The TILA requirement has been in effect since the May 20, 2009, enactment of the Helping Families Save Their Homes Act of 2009. Compliance with the specifics of the new rule is optional until January 19, 2010. As a result, new owners may (but need not) rely on the new rule immediately to ensure they are in compliance with TILA. Violations give rise to liability for statutory damages, including up to $4,000 per violation in individual actions or up to $500,000 in a class action.

The transfer notice requirement applies to all closed-end and open-end consumer-purpose mortgage loans secured by a consumer’s principal residence. It requires any person that acquires more than one mortgage loan in any 12-month period to provide a transfer notice without regard to whether the new owner would otherwise be a “creditor” subject to TILA. Mere servicers of mortgage loans and investors in mortgage-backed securities or other interests in pooled loans do not acquire legal title to loans and are not subject to the new rule. However, trusts or other entities acquiring legal title to the securitized loans are subject to the rule. The notice requirement is triggered by a transfer of the underlying loan, regardless of whether the assignment is recorded. Thus, assignees are not exempt from the duty to provide notice merely because the mortgage (as opposed to the note) is in the name of Mortgage Electronic Registration Systems (MERS), for example.

The new rule does not affect the separate notification requirement under the Real Estate Settlement Procedures Act (RESPA) for servicing transfers on mortgage loans. Accordingly, new owners who acquire both legal title to a mortgage loan and the servicing rights will need to satisfy both the TILA and RESPA notification requirements.

  • The notice must be given on or before the 30th calendar date after the date the new owner acquires the loan, with the acquisition date deemed to be the date that the acquisition is recognized in the new owner’s books and records. In the case of short-term repurchase agreements, the acquirer is not required to give the notice if the transferor has not treated the transfer as a loan sale on its own books and records. However, if a repurchase does not occur, the acquirer must give the notice within 30 days after it recognizes the transfer as an acquisition on its books and records.
  • The notice must be given even where the new and former owners are affiliates, but a combined notice may be sent where one company acquires a loan and subsequently transfers it to another company so long as the content and timing requirements are satisfied as to both entities.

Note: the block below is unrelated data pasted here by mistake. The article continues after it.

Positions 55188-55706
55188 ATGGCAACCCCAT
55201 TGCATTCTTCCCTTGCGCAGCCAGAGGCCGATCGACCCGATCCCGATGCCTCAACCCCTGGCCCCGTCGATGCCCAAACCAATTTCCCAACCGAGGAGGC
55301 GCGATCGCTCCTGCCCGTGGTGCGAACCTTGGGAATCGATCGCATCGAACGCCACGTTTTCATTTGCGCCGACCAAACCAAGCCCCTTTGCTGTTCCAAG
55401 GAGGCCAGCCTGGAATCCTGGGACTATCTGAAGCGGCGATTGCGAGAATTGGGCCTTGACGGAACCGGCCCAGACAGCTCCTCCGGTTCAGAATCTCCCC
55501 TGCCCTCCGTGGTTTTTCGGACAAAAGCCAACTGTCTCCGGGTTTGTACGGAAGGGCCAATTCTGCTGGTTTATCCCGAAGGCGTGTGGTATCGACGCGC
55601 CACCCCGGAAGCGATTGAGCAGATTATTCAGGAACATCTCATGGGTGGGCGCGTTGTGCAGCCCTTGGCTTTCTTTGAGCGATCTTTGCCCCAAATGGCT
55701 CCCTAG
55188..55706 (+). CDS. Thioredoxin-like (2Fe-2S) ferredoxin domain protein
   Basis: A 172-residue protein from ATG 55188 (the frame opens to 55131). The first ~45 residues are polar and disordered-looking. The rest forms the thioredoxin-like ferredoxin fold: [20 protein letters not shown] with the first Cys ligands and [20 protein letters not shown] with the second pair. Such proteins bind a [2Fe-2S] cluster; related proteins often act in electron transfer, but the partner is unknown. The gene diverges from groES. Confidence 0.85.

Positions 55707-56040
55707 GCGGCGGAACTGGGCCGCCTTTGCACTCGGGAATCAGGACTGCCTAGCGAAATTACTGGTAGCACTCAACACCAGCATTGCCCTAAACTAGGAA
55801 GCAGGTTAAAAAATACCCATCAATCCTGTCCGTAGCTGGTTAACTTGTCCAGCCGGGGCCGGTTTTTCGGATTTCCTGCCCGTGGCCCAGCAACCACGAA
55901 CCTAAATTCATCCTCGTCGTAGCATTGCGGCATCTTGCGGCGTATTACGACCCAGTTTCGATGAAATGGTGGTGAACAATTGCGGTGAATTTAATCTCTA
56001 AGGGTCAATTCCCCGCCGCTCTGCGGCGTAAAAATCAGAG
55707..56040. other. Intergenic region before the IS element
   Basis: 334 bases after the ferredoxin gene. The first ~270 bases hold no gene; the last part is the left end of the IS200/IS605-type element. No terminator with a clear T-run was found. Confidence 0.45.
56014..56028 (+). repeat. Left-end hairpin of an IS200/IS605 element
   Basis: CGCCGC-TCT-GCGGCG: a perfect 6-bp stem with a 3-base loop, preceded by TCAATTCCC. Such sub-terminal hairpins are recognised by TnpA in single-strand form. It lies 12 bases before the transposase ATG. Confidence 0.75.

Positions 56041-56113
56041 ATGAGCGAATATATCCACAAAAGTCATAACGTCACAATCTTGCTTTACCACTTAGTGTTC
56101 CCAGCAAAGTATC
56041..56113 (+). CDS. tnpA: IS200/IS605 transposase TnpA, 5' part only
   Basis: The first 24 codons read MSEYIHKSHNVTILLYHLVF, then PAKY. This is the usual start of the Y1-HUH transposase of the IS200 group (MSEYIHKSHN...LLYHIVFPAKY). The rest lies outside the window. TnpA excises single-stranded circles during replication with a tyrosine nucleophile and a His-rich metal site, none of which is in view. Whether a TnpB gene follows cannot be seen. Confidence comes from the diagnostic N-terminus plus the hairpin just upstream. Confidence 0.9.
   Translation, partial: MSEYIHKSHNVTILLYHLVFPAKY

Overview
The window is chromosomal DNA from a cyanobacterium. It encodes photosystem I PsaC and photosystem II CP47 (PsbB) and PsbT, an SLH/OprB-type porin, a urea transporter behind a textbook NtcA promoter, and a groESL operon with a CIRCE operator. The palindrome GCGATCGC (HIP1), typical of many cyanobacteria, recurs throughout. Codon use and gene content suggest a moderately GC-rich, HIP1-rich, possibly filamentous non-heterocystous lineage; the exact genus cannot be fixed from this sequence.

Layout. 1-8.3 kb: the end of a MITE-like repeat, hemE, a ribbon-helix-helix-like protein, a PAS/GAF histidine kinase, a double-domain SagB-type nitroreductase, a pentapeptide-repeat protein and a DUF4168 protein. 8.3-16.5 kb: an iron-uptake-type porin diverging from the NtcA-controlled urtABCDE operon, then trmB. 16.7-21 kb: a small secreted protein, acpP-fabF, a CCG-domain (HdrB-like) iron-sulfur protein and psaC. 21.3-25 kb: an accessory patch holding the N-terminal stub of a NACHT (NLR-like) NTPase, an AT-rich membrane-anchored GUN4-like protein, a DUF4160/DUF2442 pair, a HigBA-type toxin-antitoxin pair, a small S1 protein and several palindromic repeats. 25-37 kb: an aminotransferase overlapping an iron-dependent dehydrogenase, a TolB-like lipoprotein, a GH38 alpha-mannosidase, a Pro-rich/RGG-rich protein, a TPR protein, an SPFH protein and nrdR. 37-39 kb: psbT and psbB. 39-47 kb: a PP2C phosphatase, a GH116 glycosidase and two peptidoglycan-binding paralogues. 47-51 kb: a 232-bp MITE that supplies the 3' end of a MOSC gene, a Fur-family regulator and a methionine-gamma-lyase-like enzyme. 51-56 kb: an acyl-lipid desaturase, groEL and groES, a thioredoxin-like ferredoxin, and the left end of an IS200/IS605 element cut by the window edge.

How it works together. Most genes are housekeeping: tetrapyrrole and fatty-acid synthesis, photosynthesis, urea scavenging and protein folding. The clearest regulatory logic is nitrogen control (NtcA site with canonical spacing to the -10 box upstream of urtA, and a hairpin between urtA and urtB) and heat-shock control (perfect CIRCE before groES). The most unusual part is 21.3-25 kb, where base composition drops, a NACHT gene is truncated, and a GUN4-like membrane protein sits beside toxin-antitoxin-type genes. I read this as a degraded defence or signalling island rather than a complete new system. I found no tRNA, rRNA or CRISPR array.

• The notice must contain the information specified by the new rule, including contact information for any agents used by an owner to receive legal notices and resolve payment issues.
  • The required information also includes a disclosure of the location where ownership of the debt is recorded. If a transfer has not been recorded in the public records at the time the notice is provided, a new owner may satisfy this requirement by stating that fact.

Cramdown in Chapter 13!!

see Bradsher Cramdown in Chapter 13

This case is an example of why forensic audits need to go much further than they currently do. Brad Keiser’s Workshop on forensic analysis will focus on the important issues that are usually missed in TILA or other reviews.

As the case points out, the usual rule is that lien stripping and cram-down on residential loans in a Chapter 13 are not possible. BUT in this case they did exactly that. The astute lawyer read the documents. It turns out that the “security instrument” (mortgage or deed of trust, depending upon where you are) secured not only the payment of the note but also the payment of taxes, insurance and other things. Thus, the court reasoned that the debt COULD be bifurcated into secured and unsecured.

The debt was originally $65k, but it was reduced to $22k as against the property because that is all the property was worth. The rest was unsecured, subject to normal Chapter 13 plan and treatment. Thus the debtor/petitioner got to keep their home, make the payments on the new secured loan balance and treat the rest as unsecured debt.

Most mortgages seem to have similar provisions. Forensic analysts should look carefully at the wording, since a lawyer or expert evaluating the case would need to know if the mortgage is subject to cram-down in this fashion.